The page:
Independent Online Magazine Review, referring to a Syd Meats song which appears on Boothby Graffoe's "Wot Italian" album.
📝 Pat Says
It seems to be becoming something of a regular pattern, albeit not one that is too good for my mental health: every time I bring my headliners back from their tea, the Labour Club is practically empty...and every time, fifteen minutes later, the place is full. It's as if the audience have all just pulled up outside in some big old charabanc. It might be the lovely weather we've been having, I suppose. Maybe I'll get used to it.
Whatever, there were plenty of folks there to see me start up my set with a last-minute rendition of Out Of Touch, inspired partly by Mark Refoy's sending me a lovely photograph that he had taken recently of the Fishcotheque by night (yes, still going strong), and partly by Terry Walpole telling me how he had just picked up an American edition cassette of the Fishcotheque album for 79 pence in an Oxford charity shop. (He wuz robbed.) I do so enjoy shouting "Welcome to folk club" over a fat Fun Lovin' Criminals sample. Then I felt it was time for a nice sea shanty, so we had My Desert, rapturously greeted by a disbelieving Refoy. Onwards through the ill-advised Scandal In Bohemia stuff: a well-received Southern Mark Smith and a fairly chaotic Real Men. Then a couple of covers and I'm done. Thanks everybody, you made it nice and easy for me. I enjoyed it a lot.
Syd Meats was feeling the love too: he tells me that the audience at Masters of Budvar is easily better than the one at Lincoln Prison. (Better looking too, one kinda hopes.) Alone with his guitar, Syd launched bravely into his first number, cocked it up almost immediately and restarted before anybody had quite figured out what the hell was going on. As he pointed out, his songs are short, but that just means you get more of them! Syd sailed through a set of lovely originals, perhaps the finest of which is the gorgeous "Walking Sideways", and still found time to lay that special version of Common People on the crowd. You know, the one that goes "You'll never be like Dipsy, Laa-Laa and Po."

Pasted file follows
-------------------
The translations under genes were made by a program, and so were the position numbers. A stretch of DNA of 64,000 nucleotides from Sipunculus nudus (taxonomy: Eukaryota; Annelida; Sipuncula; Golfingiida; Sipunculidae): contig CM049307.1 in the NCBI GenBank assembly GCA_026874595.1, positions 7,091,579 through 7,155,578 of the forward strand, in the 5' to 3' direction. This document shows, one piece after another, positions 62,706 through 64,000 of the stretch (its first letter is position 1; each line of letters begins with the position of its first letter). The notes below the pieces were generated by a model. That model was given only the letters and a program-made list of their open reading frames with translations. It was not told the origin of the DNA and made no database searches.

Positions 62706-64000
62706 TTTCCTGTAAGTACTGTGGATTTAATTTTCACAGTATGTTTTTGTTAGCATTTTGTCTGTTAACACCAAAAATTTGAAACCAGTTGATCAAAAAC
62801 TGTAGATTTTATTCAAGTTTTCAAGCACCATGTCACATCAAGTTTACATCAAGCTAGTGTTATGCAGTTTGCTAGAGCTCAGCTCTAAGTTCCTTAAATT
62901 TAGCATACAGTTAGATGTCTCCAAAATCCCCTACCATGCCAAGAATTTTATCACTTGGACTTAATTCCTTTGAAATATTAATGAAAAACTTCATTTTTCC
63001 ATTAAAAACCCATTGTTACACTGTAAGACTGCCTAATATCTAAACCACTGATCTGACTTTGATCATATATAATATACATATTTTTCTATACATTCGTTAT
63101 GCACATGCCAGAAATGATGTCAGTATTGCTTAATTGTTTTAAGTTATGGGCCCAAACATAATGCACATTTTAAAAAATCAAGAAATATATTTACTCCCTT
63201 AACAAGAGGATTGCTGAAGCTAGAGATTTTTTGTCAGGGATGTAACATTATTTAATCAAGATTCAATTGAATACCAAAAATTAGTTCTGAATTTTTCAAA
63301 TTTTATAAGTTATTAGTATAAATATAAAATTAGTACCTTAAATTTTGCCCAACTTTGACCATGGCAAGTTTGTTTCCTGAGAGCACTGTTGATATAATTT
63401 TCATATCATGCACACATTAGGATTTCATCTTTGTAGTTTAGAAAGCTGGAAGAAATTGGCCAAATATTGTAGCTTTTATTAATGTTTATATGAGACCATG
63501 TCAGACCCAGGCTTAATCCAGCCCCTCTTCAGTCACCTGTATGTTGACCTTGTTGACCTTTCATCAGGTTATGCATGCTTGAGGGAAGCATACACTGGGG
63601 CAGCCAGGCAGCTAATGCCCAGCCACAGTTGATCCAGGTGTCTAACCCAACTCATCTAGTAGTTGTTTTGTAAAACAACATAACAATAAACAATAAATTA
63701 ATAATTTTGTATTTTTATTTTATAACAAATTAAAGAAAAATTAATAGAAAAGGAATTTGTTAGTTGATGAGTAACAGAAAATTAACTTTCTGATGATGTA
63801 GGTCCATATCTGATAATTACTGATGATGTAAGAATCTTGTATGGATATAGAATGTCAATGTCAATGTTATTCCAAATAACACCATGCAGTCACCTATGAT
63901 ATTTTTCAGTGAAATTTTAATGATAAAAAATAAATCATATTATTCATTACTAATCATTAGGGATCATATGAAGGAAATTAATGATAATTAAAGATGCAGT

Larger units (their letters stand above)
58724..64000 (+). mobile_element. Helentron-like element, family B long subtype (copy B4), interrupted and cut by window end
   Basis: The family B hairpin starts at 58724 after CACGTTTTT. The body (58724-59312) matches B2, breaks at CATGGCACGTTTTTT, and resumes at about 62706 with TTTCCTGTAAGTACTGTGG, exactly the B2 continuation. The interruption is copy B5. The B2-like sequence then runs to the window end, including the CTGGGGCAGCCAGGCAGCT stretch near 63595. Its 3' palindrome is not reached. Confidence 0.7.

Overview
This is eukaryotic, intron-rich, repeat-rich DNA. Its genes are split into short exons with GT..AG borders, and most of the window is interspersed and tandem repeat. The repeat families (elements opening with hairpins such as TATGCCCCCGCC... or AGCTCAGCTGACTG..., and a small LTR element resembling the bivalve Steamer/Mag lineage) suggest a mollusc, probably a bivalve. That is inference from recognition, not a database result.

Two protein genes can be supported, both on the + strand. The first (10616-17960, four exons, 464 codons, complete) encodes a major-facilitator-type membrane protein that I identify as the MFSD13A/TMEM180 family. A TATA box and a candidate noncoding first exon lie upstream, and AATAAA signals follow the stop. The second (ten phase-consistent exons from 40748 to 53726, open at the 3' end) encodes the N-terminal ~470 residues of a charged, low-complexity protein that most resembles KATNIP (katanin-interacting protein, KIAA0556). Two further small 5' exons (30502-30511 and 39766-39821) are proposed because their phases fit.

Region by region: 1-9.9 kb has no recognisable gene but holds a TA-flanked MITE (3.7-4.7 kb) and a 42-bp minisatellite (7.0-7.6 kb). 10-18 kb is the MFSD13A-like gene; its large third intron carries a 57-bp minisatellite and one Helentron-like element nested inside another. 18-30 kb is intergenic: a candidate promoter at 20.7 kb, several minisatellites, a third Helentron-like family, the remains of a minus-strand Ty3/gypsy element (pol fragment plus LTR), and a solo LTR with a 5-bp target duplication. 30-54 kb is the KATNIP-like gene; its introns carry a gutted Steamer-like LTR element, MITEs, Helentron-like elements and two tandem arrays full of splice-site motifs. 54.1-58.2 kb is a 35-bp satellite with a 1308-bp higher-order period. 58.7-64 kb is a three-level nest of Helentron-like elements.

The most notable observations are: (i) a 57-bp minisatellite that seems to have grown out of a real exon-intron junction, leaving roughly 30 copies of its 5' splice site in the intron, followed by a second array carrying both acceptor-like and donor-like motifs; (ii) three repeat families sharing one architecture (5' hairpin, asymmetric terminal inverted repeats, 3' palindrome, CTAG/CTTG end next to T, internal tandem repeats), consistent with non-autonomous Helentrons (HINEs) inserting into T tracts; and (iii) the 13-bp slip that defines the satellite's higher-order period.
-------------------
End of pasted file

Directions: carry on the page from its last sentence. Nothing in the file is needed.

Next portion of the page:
Back to the digital stuff, then. The Echo Chamber were up next, stirring up hyperactive house beats with lush, heavily-delayed electric guitar and sweet vocal melodies. They started with their "theme tune", In Love With The City, then rushed through a thirty minute set that was crammed with wide-eyed psychedelic pop invention. Faced with demands for an encore, they pleaded that they didn't have any more material ready to play. No problem. We just made them play something a second time, and this time there was dancing.They brought copies of their very first single with them (it's a double a-side featuring 6am and Good Times, and it's available from the Wrong Crowd Recording Company, fact fans), which sold well after the show. And I'm chuffed to bits that the copy they slipped me turned out to be numbered 001. Cheers, gentlemen, nice touch. The Echo Chamber are on their way, and I only hope that we can still find a way to afford them in the future.
So another cracking night at the Labour, and a nice garden party afterwards.
Next month we have some real, bona-fide pop stars coming to play, in the form of Gerard Langley and Rodney Allen of the Blue Aeroplanes. In support we have Northampton songstress Bee Church and that suave gentleman of the road, Paul Cox.
Don't miss it, now.
Cheers for the gig Pat, don't worry, you will be able to afford us in future, though hopefully you will be booking a bigger venue, lovely though the Labour Club is.